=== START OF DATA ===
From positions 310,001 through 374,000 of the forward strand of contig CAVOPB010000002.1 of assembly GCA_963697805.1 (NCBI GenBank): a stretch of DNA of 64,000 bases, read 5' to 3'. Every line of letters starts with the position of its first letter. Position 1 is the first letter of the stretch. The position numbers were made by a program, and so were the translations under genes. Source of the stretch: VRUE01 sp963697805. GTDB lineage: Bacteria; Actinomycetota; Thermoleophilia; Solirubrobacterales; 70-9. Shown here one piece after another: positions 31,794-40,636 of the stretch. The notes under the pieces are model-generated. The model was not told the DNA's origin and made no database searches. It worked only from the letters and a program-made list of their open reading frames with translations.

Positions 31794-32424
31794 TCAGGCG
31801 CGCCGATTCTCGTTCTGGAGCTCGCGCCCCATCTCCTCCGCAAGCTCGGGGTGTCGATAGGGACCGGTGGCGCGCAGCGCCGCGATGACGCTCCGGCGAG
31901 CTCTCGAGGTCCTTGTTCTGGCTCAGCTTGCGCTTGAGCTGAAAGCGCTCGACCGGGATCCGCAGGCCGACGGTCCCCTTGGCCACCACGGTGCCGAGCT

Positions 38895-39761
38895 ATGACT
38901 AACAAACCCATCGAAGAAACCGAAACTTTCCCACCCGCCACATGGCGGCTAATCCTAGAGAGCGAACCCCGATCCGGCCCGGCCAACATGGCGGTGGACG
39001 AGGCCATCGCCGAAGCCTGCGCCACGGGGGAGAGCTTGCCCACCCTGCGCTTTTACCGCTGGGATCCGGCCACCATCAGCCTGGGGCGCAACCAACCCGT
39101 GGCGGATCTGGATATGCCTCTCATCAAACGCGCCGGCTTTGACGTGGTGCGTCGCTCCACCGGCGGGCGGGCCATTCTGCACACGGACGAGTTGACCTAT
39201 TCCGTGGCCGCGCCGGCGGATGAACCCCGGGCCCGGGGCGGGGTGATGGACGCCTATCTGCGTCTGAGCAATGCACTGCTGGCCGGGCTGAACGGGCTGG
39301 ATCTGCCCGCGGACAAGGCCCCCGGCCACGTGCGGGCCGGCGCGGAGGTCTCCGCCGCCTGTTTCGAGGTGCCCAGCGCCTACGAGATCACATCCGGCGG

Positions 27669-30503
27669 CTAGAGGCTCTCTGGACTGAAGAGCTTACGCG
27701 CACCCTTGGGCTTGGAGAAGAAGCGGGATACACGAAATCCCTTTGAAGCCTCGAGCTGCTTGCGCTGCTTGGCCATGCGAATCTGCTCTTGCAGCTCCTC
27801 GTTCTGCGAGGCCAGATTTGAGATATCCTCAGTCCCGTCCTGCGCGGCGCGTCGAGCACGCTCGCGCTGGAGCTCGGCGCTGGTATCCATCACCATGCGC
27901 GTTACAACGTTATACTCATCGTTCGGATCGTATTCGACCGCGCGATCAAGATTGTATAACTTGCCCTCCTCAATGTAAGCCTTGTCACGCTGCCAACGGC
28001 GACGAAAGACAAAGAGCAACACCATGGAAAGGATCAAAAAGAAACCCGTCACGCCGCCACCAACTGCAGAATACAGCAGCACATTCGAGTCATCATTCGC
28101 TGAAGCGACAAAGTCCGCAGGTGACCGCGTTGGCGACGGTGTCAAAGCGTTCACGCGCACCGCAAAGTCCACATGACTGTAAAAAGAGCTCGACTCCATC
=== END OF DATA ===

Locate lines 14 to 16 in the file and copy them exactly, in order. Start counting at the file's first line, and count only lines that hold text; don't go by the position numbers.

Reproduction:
27669 CTAGAGGCTCTCTGGACTGAAGAGCTTACGCG
27701 CACCCTTGGGCTTGGAGAAGAAGCGGGATACACGAAATCCCTTTGAAGCCTCGAGCTGCTTGCGCTGCTTGGCCATGCGAATCTGCTCTTGCAGCTCCTC
27801 GTTCTGCGAGGCCAGATTTGAGATATCCTCAGTCCCGTCCTGCGCGGCGCGTCGAGCACGCTCGCGCTGGAGCTCGGCGCTGGTATCCATCACCATGCGC